As you make an estate plan, you hope that your heirs will not fight over your assets. That becomes your top priority. You have seen examples within your own family of rifts that grow between adult children when their parents pass away. You have seen those long, complicated court battles and the way that some children never really get back on good terms when it's all said and done.
You can't bear the thought of your children fighting and never becoming close again. You want them to enjoy the holidays together, to get to know each other's children and to stay in touch. As busy as life gets, you want them to try to stay close and enjoy each other's company. You never want your estate to be the catalyst that begins to push them apart.
How do you ensure that things go smoothly? Here are four tips:
1. Leave everyone the same amount
Make things equal. If you have $900,000 and three kids, give them all $300,000. Don't worry about who has more money or who needs the most financial help. If things are equal, they can't fight over an "unfair" distribution. Treat them all the same regardless of age, life choices or even your current relationship with each child.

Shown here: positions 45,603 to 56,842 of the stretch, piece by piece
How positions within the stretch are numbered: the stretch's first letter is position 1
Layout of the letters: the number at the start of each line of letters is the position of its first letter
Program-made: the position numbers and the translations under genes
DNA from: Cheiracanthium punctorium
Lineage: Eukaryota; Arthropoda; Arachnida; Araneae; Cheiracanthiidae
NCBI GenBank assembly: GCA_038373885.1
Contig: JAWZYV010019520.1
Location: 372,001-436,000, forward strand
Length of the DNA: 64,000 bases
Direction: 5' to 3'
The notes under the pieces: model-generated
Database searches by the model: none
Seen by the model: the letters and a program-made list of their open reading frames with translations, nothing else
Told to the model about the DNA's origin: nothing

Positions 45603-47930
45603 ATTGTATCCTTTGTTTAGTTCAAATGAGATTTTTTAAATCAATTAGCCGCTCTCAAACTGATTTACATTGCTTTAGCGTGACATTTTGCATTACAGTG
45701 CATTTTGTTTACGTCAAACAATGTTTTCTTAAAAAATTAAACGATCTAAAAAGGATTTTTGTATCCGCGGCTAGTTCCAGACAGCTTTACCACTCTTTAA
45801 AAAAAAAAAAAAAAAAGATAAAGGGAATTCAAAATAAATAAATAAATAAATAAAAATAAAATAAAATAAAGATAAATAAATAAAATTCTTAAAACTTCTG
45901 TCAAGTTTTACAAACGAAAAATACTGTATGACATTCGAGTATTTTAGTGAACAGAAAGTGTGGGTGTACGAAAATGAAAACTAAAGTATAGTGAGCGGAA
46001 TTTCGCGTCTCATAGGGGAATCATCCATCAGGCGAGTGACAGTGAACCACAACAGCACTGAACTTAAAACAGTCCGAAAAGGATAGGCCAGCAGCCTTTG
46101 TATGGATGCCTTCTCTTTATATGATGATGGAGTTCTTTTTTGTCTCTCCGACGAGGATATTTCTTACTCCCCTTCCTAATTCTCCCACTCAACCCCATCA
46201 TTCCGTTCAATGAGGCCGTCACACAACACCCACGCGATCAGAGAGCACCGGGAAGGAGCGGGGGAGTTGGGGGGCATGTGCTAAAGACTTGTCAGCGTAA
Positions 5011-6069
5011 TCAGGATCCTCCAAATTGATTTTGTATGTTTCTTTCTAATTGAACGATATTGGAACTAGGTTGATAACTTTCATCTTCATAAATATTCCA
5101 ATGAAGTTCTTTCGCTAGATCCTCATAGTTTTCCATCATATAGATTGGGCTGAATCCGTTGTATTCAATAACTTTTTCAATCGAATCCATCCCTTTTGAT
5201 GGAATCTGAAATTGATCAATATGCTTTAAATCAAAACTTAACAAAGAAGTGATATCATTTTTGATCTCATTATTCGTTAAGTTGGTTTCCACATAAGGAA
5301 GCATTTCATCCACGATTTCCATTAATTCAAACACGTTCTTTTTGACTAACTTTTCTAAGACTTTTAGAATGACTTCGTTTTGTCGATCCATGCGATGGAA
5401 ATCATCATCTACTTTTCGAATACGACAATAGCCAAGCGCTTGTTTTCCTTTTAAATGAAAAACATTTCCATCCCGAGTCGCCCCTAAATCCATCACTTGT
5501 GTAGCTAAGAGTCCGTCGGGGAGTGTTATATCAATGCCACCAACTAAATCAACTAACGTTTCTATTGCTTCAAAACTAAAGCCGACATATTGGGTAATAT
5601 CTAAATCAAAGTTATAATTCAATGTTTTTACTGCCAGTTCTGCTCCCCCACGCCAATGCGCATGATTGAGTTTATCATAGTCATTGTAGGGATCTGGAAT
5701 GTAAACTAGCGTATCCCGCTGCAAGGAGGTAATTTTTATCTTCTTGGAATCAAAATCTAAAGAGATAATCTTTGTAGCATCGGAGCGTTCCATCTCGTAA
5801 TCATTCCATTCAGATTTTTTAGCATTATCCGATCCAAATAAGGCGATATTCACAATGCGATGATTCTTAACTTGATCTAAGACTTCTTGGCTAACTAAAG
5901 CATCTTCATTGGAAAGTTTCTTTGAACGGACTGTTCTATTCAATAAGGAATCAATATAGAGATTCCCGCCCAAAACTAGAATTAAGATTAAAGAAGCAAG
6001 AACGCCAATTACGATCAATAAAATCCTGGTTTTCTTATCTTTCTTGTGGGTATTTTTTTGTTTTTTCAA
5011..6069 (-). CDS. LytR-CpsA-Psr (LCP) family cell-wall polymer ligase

2. If you don't make things equal, explain it carefully
Don't leave them guessing. Give them as much information as you can. For instance, perhaps one child has far more student debt than the others and you want to give them a bit extra to help pay it off. Talk to your kids in advance and explain your plan so they all know what you want and why.
3. Spell out your exact wishes
Don't leave any room for error. For instance, some people are tempted to make the eldest child the beneficiary who gets everything, with intentions that that child should then distribute the assets to their brothers and sisters. You trust them to do it fairly and promptly. No matter how trustworthy they seem, this leaves the door open for tension. Instead, make all heirs beneficiaries and make it very clear what they get.
4. Prioritize communication
Many disputes happen because heirs disagree about what you really wanted. They dispute the validity of the will even when you give them all of the details they need. The key is to communicate with them in advance. Manage their expectations. Explain your decisions. Ask for their input. If nothing is a surprise when they read the will, you did your job correctly.
As you work through this process, make sure you fully understand all of the legal steps you can take to minimize the odds of an estate dispute.